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5. Ahu Naunau

1. Rano Raraku 2. Ahu Tongariki 3. Ahu Vinapu 4.Ahu Akivi 5. Ahu Naunau 6. Ahu Tahai 7. Rano Kau and Orongo

easter island anakenaThe legends of Easter Island say that Hotu Matua came first came ashore here at Anakena Beach and that this was the island's first settlement. Excavations of the site have confirmed that it had been occupied for a very long time. The current ahu is built upon the remains of several others and the same precise stone work is found in the buried ahu as that of Ahu Vinapu. Again, this is curious because one would expect the more advanced stonework work have been done during later periods of the island's development.

What is striking about the statues at Ahu Naunau are the red scoria headdress's (known as Pukao) that fit on the moai heads. These were carved from a different quarry than those of the moai that contained a large quantities of the red lava rock. Many of the moai on the island originally had pukao and they are found alongside the fallen statues in many sites. It is believe that they where installed by building a ramp of stones up the side of an erected moai and then rolled up where they could be placed on the top. Afterwards the ramp was disassembled.

As for why the Rapa Nui began putting the pukao on selected moai remains a mystery. Heyerdahl, referring too the mysterious red headed race that was reported on the island concluded that they represented topknots of red hair. Other archeologists point to the tradition of placing a large stone on the image of a dead leader as a sign of death and mourning.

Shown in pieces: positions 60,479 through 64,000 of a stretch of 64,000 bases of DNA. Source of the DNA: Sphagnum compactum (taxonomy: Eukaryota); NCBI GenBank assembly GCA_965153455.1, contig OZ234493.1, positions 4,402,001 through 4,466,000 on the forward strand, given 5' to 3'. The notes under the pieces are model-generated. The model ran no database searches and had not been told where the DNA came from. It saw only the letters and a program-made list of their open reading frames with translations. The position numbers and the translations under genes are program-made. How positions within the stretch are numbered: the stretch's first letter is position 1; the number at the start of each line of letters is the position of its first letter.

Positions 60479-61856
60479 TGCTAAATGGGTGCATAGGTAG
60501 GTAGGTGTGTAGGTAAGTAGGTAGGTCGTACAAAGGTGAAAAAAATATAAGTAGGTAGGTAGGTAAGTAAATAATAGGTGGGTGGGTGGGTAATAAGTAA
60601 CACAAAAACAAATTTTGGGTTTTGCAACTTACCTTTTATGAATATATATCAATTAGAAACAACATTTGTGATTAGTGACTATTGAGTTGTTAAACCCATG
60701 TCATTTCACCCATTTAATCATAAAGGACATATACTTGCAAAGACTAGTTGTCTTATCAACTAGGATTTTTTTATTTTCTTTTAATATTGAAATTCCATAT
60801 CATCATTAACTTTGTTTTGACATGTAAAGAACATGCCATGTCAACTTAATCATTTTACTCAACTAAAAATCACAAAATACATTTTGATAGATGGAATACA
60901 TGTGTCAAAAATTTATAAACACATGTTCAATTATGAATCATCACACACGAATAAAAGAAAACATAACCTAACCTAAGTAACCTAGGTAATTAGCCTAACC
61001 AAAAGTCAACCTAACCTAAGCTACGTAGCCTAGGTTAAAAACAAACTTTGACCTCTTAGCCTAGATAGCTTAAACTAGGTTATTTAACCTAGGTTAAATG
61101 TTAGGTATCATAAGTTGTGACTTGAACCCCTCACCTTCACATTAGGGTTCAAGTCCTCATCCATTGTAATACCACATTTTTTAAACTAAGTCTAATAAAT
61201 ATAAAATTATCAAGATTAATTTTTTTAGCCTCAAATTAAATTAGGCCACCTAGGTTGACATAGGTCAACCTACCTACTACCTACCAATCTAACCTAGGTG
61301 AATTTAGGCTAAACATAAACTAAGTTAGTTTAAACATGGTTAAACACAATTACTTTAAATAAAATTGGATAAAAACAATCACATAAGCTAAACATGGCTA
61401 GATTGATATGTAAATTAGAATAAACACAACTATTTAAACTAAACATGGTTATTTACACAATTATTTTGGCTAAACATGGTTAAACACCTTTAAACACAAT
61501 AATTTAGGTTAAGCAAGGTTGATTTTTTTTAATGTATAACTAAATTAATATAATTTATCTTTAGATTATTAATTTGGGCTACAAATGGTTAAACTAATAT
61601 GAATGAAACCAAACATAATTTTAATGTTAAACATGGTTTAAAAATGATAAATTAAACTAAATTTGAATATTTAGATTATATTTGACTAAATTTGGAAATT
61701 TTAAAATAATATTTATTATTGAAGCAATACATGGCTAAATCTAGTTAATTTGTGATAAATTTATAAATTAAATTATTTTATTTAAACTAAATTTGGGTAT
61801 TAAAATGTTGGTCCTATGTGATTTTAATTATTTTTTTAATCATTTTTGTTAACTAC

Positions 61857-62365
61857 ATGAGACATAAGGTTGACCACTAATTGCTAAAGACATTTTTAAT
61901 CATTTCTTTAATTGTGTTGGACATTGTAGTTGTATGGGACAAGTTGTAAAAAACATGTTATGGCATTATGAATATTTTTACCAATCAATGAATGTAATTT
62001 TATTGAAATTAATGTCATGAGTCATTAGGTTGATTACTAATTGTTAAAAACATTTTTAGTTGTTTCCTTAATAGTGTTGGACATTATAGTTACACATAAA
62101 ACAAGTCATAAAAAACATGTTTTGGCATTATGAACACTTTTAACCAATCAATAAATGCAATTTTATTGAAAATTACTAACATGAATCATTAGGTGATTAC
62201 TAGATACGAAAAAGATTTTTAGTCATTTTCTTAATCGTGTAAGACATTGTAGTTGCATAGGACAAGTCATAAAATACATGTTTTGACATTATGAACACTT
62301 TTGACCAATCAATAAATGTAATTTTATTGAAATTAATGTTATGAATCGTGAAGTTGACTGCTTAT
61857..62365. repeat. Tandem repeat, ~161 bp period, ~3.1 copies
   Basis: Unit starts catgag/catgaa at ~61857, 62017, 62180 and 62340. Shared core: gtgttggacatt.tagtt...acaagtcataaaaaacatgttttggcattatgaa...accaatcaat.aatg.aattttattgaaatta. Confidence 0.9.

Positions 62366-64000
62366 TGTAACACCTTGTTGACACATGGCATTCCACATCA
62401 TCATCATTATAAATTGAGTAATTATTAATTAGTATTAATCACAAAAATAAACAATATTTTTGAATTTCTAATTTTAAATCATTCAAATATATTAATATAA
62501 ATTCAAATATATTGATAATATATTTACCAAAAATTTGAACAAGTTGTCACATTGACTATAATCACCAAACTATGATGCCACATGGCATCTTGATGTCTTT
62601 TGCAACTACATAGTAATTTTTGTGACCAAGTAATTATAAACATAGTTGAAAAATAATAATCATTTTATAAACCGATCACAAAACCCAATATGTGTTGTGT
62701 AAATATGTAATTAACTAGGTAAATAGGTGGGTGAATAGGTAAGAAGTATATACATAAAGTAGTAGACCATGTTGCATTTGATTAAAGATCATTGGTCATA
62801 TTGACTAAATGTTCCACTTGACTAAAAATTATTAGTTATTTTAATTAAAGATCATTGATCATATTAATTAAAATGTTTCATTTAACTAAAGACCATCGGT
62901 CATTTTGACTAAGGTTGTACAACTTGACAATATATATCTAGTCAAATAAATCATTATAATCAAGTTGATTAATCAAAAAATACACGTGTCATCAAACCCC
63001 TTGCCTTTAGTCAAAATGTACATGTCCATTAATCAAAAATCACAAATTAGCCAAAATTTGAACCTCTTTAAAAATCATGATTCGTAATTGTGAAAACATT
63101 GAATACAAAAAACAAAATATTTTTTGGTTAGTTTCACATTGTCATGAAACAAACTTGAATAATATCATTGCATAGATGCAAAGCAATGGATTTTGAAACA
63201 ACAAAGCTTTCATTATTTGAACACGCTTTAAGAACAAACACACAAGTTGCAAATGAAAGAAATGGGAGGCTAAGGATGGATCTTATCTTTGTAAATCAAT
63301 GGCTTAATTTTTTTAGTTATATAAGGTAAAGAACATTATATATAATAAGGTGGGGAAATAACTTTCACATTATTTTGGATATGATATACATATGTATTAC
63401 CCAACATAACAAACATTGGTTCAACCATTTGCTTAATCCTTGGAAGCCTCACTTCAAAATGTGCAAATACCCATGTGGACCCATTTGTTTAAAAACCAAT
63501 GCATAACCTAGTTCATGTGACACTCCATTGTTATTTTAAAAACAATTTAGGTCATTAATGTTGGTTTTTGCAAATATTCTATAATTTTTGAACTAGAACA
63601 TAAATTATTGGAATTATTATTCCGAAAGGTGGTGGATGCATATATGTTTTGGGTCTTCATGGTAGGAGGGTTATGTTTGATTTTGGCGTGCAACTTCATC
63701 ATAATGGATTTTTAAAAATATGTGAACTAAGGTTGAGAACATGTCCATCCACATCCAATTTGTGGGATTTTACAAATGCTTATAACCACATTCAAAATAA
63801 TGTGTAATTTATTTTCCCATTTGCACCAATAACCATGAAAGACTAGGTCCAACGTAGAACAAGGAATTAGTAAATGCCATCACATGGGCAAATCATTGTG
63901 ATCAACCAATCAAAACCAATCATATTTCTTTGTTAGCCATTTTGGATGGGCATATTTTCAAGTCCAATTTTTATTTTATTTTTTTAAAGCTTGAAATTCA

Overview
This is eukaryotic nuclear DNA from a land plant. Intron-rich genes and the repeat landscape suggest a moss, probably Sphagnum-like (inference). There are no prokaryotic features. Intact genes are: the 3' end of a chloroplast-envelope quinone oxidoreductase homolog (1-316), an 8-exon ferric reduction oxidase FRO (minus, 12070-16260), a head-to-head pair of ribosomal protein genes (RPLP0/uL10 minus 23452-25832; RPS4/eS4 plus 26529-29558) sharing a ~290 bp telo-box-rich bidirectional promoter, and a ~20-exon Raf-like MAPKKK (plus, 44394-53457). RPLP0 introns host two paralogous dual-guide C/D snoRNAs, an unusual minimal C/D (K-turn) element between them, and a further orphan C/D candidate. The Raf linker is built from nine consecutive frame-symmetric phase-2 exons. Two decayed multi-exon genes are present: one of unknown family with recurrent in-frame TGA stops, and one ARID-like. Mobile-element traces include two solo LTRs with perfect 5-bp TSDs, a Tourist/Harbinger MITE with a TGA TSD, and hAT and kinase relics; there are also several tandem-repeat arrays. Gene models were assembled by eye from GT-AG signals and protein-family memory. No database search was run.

The statues at Ahu Naunau are also known for the detailed carvings on their backs. Along with traditional loin cloth reliefs are fishhook patterns that are found on none of the other statues.
The detail work in the statues at Ahu Naunau is truly remarkable. Precisely chiseled facial features, the now familiar long ears and thin lips are all carved on the Ahu Naunau statues to a degree not seen at other sites. Although, not the biggest of the moai, they are clearly the most refined. A fitting tribute if this is, indeed, the site of Rapa Nui's first settlement.

It was at Anakena that one of the island's secrets was finally discovered. Archeologist long puzzled over the deep eye sockets of the moai that had been erected. Could it be that the moai had in fact had eyes?

In 1978, a student named Sonia Haoa found fragments of worked coral and a red disk made out of scoria, the same material used to make the pukao. When fitted together they made an unmistakable eye. She brought the fragments to archeologist Segio Rapu who discovered they fit precisely in the eye socket of a moai. So, the moai did have eyes, although, it is unclear if they were permanent fixtures of the statues or placed in them only on ceremonial occasions as is done now on the island with replicas of the eyes.

eye of easter island statueThe most complete eye found to date, on view at the museum on Easter Island

Next: Ahu Tahai

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